How do you improve CLV without drastically increasing your costs or putting a strain on your already limited time? Here are 3 simple strategies.
1. Increase your average customer lifespan
New evidence suggests that by 2020 customer experience will overtake product and price as the key differentiator, making the following essential for increasing customer lifespan.
Fast and free shipping
Why do more than 100 million people pay for Amazon Prime? Because it offers fast and free shipping. 63% of online shoppers expect fast delivery as standard, something that can prove difficult when manually fulfilling your orders. Satisfy your customers’ shipping needs by using a fast fulfillment service with competitive all-inclusive rates.
Have a low CLV but only sell on Amazon? That might be why. Use multi-channel selling to reach different customers and then drive those customers to your own online shop, where you can start building a relationship without distractions from your competition. If you’re concerned about handling the logistics of multiple sales channels in-house, use a listing tool and fulfillment provider that works across your sales channels.
Outstanding customer service
74% of millennials would stop shopping with a brand following poor customer service. Ensure that your deliveries are on time, any customer problems are resolved quickly and that all the information on your website is correct.
Follow up initial purchases with a post-conversion email that encourages customers to come back for more. Then, maintain regular customer engagement through personalized product recommendations, newsletters and loyalty offers.
2. Increase the number of times a customer shops from you
Once you’ve encouraged your customers to stay, you need to encourage them to purchase from you more frequently.
Increase touch points
The more touchpoints a customer has with your brand, the more likely they are to use you again. Diversify your sales mix by expanding beyond the Amazon marketplace into eBay, Walmart, Jet, and your own store and engaging with customers on social media and through dynamic remarketing.
Being able to have an item delivered within two days, makes shopping with you easier. If you’re doing your own fulfillment, ensure that you can process your orders and get them to your shipping carrier promptly. Alternatively, use a reliable outsourced fulfillment partner to offer your customers fast, guaranteed deliveries.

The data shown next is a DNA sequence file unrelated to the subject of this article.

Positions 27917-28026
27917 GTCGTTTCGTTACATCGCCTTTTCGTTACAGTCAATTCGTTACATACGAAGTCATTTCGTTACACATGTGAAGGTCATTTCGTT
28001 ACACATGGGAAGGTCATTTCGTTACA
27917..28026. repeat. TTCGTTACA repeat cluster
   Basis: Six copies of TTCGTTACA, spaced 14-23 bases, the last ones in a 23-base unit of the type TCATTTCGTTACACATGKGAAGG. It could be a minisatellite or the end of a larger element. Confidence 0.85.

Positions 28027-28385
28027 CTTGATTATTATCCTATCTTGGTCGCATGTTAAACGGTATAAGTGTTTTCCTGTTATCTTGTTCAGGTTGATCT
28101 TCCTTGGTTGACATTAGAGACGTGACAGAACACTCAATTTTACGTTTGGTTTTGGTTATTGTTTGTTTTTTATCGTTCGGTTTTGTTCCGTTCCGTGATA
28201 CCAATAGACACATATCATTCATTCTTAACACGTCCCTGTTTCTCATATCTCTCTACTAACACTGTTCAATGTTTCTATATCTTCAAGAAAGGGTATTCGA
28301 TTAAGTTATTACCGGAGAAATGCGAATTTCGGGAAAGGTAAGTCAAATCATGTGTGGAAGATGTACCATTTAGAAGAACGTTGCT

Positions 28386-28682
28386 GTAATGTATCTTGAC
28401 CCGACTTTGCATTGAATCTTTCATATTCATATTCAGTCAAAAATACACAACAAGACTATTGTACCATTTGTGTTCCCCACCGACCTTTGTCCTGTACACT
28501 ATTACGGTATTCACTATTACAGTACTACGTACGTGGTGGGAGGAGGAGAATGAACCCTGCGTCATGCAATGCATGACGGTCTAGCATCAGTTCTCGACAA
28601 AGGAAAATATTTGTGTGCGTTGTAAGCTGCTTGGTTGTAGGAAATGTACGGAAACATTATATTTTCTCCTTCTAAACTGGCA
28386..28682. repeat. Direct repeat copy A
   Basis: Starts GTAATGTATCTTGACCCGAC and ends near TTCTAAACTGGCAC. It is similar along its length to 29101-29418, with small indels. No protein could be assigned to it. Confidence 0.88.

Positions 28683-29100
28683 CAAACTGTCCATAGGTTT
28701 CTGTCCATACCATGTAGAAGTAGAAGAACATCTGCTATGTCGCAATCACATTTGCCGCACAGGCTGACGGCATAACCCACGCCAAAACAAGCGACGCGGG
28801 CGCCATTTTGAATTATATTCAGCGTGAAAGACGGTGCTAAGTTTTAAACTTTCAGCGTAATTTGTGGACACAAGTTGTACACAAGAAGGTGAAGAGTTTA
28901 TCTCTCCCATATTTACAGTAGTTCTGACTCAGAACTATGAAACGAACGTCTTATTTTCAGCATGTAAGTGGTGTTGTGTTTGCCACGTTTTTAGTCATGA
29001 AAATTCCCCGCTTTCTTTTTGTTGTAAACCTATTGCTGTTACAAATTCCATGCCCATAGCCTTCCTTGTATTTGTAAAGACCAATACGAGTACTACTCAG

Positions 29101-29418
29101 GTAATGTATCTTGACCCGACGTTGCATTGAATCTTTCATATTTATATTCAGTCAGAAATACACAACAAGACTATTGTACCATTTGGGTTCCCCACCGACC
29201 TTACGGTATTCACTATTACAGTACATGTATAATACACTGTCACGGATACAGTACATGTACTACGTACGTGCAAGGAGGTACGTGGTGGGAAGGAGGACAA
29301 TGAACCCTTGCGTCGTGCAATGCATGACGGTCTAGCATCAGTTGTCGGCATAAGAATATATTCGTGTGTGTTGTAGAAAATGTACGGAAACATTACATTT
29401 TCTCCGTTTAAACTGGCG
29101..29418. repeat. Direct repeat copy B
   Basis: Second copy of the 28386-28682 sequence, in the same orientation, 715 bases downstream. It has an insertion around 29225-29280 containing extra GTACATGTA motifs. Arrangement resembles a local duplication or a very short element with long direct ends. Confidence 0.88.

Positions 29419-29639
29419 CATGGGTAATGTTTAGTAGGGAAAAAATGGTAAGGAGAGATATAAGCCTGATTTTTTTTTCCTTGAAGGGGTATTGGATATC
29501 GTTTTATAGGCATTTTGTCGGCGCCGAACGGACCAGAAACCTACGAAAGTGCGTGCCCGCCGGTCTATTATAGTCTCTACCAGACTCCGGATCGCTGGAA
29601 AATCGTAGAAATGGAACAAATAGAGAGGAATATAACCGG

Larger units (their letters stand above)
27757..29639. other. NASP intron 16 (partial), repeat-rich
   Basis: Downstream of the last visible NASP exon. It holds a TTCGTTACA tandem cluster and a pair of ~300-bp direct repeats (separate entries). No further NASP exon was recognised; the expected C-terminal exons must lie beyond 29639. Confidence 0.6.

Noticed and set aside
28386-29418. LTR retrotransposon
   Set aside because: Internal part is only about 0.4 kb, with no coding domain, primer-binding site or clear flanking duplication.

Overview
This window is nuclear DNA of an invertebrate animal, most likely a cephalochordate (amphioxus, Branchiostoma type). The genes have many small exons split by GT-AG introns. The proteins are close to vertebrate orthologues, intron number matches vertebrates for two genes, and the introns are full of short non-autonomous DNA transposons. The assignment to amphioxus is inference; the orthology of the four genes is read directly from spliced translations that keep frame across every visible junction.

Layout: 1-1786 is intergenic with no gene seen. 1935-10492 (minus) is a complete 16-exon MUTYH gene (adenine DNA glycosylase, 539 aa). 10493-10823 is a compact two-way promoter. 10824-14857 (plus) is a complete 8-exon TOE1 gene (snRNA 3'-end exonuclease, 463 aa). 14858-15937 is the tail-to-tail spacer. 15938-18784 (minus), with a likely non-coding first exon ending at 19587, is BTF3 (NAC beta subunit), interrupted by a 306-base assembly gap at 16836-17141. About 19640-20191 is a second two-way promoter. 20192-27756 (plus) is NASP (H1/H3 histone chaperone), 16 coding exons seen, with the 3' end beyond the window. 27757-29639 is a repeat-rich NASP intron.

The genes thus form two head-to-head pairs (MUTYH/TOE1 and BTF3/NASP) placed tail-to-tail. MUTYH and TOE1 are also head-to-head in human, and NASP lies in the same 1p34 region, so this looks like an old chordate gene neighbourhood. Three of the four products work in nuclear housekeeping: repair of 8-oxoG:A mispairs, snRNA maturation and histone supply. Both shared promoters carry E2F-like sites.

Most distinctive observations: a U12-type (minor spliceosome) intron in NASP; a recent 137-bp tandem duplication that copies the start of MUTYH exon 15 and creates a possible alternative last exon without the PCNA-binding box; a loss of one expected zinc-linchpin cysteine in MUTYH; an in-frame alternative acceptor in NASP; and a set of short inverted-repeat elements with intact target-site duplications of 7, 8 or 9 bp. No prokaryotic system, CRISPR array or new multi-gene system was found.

The subscription box market is booming, and it’s an easy way to guarantee regular customers. Consider whether any of your products could be offered by way of regular and committed deliveries.
3. Increase the amount a customer spends with you
Once you’ve hooked your customer and increased the regularity of their visits, you’ll then want them to spend more.
We all know that if you’re saving money, you’re likely to spend money. Incentivize your regular customers to spend more by offering free express shipping and minimum spend discounts. Appearing on the Walmart Free-2-Day Shipping and eBay Guaranteed Delivery programs are a great way to show your customers that this is a service you offer, especially if it’s something that your competitors don’t.
“You know what shoes would go perfectly with those pants…”
Use product placement and personalized product recommendations on your website and email marketing to encourage customers to spend more on complementary and recommended products.
Displaying product comparison information on your online shop allows you to showcase the benefits of similar but more expensive items, giving online consumers a chance to want something slightly better.
Factors when determining cost per customer acquisition
Now that we understand CLV, what about figuring out cost per customer aquisition?
Knowing your CLV will give you a good idea of whether or not the costs below are worth aquiring a customer on different channels.
Here are a few components to customer acquisition, including advertising costs, referral fees, and whatever brand marketing you want to do externally.
1) Referral fees